TRACI GRIGGS: So you say that the church is unprepared for the changes that we are facing in this arena surrounding religious liberty. What do you mean by that?
Yeah, I think we’ve had it so good in America for so long—such great protection of religious freedom—we haven’t really had to think that deeply about religious freedom as American Christians. Now we’re just kind of starting to wake up to the very significant threats and challenges ahead, and we’re not ready. So we don’t just need to stuff our head with knowledge; we need to be ready to take action. And I think there are two major areas we need to think about as Christians. One is our overall posture towards religious freedom conflicts. I think as Christians, when we think about religious freedom, we initially start asking, “What actions can we take to win religious freedom conflicts and protect ourselves?” But I would argue—I have a chapter in my book, Free to Believe, called “Let Go of Winning”—and I think the first question we should ask as Christians is not, “How do we win?” but “How do we be faithful to God in the midst of religious freedom conflicts?” So before we ask what we do about religious freedom, we ask what type of people are we are called to be in the midst of religious freedom conflicts. And so much of scripture was written to Christians who are facing violations of their religious freedom, facing persecution, and we need to reacquaint ourselves as Christians with the message of scripture to the persecuted church. These are principles like expecting suffering, rejoicing when it comes, striving to live at peace with all men, but fearing God rather than fearing men, and being willing to continue doing good even when it’s costly. Also loving our enemies, blessing those who curse us, praying for those who abuse us, and then caring for our fellow Christians in the midst of suffering and conflict. So the first and primary goal is not just how do we win, but how do we be like Christ in the midst of religious freedom conflicts?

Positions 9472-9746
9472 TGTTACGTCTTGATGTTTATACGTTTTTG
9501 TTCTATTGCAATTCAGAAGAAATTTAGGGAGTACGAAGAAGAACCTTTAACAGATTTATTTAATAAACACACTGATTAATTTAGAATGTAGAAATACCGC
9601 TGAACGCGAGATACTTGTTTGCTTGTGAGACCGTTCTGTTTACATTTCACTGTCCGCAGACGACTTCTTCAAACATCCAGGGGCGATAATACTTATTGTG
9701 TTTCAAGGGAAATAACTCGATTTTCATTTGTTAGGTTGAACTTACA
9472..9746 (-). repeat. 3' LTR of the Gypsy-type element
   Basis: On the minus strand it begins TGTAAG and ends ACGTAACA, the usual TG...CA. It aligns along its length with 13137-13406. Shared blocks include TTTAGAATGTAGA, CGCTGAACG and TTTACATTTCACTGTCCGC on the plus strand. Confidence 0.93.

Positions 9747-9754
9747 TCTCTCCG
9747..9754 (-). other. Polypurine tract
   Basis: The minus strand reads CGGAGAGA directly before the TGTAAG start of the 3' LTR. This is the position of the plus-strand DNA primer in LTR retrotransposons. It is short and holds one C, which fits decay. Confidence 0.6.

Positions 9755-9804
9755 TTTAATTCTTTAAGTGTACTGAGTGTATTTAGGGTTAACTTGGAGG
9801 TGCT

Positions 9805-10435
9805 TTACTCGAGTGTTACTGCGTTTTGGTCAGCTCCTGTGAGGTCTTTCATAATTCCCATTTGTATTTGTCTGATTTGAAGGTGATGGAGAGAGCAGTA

And then the second major area we need to be taking action in as Christians is just what are the practical steps we can take to protect ourselves and our ministries and our businesses from the religious freedom challenges ahead. We are called to be innocent as doves, but we’re also called to be shrewd as serpents. There’s so much we can do; whether we are a business owner, a ministry leader, a pastor, or a person in the pew, there are concrete steps we can take to prepare for the religious freedom challenges ahead..
TRACI GRIGGS: Very interesting. I think people might be surprised to hear you have a chapter in your book that’s called “Let Go of Winning.” You have such a winning record yourself, but I’m assuming that you use these principles that you’ve been talking about when you go in and confront some of these challenges.
LUKE GOODRICH: Yeah. I think the greatest reward of my work as a religious freedom attorney has been getting to stand shoulder to shoulder with people of faith who are staring down the government, and they’re saying, “We will not cave on our conscience.” Fortunately, by the grace of God, we’ve won the vast majority of our cases. At Becket, we have a 90 percent win rate over the last 25 years and we’re undefeated at the Supreme Court. So absolutely, every time I step into court, I want to win case because it’s just and right to protect religious freedom. But if we really look at scripture with an honest view, we see that Christians do not always win. Many Christians suffered for their faith, and it is unjust when the government punishes us and violates religious freedom without cause. But God can bring good out of injustice. I think as Christians sometimes we get so fixated on winning, and so afraid of losing, that we actually fail to be good witnesses in the midst of religious freedom conflicts.